The ripples, known as waves or buoyancy waves, emerge when blobs of air are forced upward and then pulled down by gravity. Imagine a parcel of air that rushes over mountains, plunges toward cool valleys, shuttles across land and sea and ricochets off growing storms, bobbing up and down between layers of stable atmosphere in a great tug of war between buoyancy and gravity. A single wave can travel for thousands of miles, carrying momentum and heat along the way.

Although lesser known than —undulations in the fabric of space-time— are ubiquitous and powerful, said Stanford University atmospheric scientist Aditi Sheshadri, senior author of a new study detailing changes in high-frequency gravity waves across seasons and latitudes. They cause some of the turbulence felt on airplanes flying in and have a strong influence on how storms play out at ground level.

Sep 2, 2020

Following schedule adjustment, Starlink now set to launch September 3

Posted by in categories: internet, satellites

SpaceX has officially shifted Tuesday’s planned launch of 60 Starlink internet satellites from pad 39A at NASA’s Kennedy Space Center in Florida. Representatives from SpaceX wrote on Twitter, “Now targeting Thursday, September 3 at 8:46 a.m. EDT for launch of Starlink from Launch Complex 39A, pending Range acceptance — team is using additional time for data review.” Prior to the flight schedule change being made and published on Monday, members of the media had been out at the remote camera setup event at LC 39A. It is unclear whether there will be any need for additional.

This is the second scrub for this mission in as many days; Sunday’s planned launch, the first in what was planned to be a back-to-back double launch day, pushed to Tuesday September 1 due to inclement weather during pre-flight operations.

Beyond this mission, Starlink 12 and Starlink 13 are currently scheduled for September 12 and 13 respectively, launch times TBD.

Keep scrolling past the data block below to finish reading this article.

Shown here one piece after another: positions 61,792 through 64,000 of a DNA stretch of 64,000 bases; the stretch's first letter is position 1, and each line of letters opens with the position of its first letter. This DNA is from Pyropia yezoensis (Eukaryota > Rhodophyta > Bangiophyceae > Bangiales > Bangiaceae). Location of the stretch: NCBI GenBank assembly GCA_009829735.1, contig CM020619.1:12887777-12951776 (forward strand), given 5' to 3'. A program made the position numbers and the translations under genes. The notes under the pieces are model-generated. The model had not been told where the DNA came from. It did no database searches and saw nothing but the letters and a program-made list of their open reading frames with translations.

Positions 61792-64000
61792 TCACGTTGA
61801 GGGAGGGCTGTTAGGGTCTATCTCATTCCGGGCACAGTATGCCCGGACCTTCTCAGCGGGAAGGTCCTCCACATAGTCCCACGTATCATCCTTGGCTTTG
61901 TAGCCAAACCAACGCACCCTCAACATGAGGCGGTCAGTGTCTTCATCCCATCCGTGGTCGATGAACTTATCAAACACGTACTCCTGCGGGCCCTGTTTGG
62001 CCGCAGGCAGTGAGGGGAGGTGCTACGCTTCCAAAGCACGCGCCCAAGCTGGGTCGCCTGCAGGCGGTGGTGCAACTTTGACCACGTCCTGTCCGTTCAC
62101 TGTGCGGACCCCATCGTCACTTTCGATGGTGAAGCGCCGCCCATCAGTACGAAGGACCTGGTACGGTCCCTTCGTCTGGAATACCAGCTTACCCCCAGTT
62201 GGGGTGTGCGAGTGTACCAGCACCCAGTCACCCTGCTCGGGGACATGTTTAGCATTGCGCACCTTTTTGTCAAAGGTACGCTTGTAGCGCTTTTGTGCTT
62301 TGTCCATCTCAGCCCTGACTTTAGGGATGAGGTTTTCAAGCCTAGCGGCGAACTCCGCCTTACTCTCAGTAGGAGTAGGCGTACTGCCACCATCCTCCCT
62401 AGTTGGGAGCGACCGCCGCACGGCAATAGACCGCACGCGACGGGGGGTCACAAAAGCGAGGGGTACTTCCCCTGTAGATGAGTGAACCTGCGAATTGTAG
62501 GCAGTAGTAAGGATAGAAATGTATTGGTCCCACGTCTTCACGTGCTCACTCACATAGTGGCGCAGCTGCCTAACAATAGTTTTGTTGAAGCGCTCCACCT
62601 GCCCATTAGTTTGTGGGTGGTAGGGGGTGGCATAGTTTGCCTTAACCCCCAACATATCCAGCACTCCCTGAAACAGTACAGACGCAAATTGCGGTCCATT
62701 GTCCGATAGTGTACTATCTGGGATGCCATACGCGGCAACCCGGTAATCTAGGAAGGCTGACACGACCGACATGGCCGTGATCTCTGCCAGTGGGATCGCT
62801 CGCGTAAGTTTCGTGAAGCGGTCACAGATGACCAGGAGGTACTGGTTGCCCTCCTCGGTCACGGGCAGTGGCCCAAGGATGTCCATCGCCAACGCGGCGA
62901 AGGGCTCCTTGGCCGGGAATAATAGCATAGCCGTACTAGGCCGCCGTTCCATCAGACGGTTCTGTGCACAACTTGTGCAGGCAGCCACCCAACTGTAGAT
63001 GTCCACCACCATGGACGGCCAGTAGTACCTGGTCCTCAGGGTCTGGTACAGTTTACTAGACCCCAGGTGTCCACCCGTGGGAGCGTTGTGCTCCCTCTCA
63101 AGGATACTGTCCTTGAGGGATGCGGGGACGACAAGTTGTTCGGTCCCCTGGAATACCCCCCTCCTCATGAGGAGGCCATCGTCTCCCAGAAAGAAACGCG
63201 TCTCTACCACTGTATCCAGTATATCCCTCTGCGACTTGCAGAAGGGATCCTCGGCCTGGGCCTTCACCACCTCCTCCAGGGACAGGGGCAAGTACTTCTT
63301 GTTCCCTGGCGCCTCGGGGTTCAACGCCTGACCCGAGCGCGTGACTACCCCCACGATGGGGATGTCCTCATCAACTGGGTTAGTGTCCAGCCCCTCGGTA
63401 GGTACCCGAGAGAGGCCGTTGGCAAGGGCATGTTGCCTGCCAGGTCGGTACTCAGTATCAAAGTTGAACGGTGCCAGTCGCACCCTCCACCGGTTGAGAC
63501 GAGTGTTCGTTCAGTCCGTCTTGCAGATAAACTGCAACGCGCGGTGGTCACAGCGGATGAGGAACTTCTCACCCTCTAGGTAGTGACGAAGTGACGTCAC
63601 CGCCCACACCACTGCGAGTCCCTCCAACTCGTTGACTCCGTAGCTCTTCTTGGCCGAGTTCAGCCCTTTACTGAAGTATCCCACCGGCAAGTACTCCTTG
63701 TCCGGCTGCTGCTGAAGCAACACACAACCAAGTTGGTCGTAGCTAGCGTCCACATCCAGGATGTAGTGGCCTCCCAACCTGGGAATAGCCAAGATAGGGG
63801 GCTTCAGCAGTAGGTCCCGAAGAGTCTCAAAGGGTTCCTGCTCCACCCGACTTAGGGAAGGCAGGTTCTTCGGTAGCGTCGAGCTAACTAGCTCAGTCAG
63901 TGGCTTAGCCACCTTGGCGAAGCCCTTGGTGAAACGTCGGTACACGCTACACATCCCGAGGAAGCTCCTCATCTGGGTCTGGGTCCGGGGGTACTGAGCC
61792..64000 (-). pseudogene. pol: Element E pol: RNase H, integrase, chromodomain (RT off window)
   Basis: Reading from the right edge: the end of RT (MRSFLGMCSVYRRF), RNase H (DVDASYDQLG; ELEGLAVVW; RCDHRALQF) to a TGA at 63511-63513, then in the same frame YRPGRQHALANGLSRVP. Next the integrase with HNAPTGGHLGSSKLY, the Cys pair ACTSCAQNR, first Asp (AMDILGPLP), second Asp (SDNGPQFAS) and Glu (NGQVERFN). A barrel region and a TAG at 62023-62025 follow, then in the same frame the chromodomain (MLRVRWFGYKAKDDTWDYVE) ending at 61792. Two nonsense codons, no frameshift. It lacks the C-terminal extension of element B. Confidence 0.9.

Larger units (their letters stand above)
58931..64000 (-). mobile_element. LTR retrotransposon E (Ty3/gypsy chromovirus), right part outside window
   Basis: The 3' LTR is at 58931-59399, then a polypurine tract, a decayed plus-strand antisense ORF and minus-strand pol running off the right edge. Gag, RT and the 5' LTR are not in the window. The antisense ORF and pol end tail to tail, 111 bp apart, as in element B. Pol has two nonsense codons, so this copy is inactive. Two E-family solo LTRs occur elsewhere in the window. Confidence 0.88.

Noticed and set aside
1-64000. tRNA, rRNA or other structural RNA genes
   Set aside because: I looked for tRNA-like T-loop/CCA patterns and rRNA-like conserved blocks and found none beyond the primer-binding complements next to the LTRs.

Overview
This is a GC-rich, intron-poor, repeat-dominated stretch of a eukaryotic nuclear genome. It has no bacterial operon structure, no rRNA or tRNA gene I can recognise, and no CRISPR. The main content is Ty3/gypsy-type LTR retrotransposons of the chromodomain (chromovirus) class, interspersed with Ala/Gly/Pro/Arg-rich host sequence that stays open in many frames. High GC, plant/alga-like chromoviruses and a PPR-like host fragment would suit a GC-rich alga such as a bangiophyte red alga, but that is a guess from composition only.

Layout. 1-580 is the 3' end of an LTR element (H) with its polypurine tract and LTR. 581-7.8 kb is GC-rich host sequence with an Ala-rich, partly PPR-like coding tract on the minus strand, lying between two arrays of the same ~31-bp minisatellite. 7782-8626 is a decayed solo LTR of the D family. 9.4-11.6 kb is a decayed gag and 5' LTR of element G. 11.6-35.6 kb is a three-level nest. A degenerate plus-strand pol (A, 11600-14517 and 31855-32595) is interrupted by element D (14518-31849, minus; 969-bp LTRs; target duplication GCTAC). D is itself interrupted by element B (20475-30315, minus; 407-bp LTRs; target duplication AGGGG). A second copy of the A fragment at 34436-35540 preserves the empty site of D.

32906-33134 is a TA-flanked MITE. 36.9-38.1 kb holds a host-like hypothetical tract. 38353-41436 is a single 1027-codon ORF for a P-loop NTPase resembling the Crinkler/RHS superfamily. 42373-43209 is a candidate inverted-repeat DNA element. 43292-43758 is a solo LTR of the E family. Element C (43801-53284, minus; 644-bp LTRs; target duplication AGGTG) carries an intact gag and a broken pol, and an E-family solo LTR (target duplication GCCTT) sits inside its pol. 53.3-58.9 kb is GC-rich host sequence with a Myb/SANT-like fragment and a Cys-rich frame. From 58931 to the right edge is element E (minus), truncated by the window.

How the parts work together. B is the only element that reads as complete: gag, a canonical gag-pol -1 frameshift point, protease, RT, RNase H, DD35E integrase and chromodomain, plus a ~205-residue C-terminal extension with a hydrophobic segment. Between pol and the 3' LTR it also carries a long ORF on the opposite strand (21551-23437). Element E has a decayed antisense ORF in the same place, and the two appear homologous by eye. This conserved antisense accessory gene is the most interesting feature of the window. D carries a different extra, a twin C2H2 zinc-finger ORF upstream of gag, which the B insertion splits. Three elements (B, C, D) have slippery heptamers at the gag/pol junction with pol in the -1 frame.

Continue reading “Following schedule adjustment, Starlink now set to launch September 3” »

Sep 2, 2020

SpaceX once again postpones the launch of its 60 Starlink satellites; now scheduled for 3 September

Posted by in categories: Elon Musk, internet, satellites

FP Trending Sep 02, 2020 12:48:13 IST

SpaceX postponed the launch date of its next batch of Starlink satellites to 3 September. The space firm was going to loft the 60 satellites aboard the Falcon 9 rocket yesterday morning.

The official handle of Elon Musk’s company tweeted about the delay, saying the team will be utilising the extra time to review data. Now the launch from Launch Complex 39A has been set at 6.16 pm IST (8.46 am EDT) on 3 September.

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Aug 31, 2020

The Coming Revolution in Intelligence Affairs

Posted by in categories: internet, military, robotics/AI, satellites, singularity

Adapting the Intelligence Community

As machines become the primary collectors, analysts, consumers, and targets of intelligence, the entire U.S. intelligence community will need to evolve. This evolution must start with enormous investments in AI and autonomization technology as well as changes to concepts of operations that enable agencies to both process huge volumes of data and channel the resulting intelligence directly to autonomous machines. As practically everything becomes connected via networks that produce some form of electromagnetic signature or data, signals intelligence in particular will need to be a locus of AI evolution. So will geospatial intelligence. As satellites and other sensors proliferate, everything on earth will soon be visible at all times from above, a state that the federal research and development center Aerospace has called the “GEOINT Singularity.” To keep up with all this data, geospatial intelligence, like signals intelligence, will need to radically enhance its AI capabilities.

The U.S. intelligence community is currently split up into different functions that collect and analyze discrete types of intelligence, such as signals or geospatial intelligence. The RIA may force the intelligence community to reassess whether these divisions still make sense. Electromagnetic information is electromagnetic information, whether it comes from a satellite or an Internet of Things device. The distinction in origin matters little if no human ever looks at the raw data, and an AI system can recognize patterns in all of the data at once. The division between civilian and military intelligence will be similarly eroded, since civilian infrastructure, such as telecommunications systems, will be just as valuable to military objectives as military communications systems. Given these realities, separating intelligence functions may impede rather than aid intelligence operations.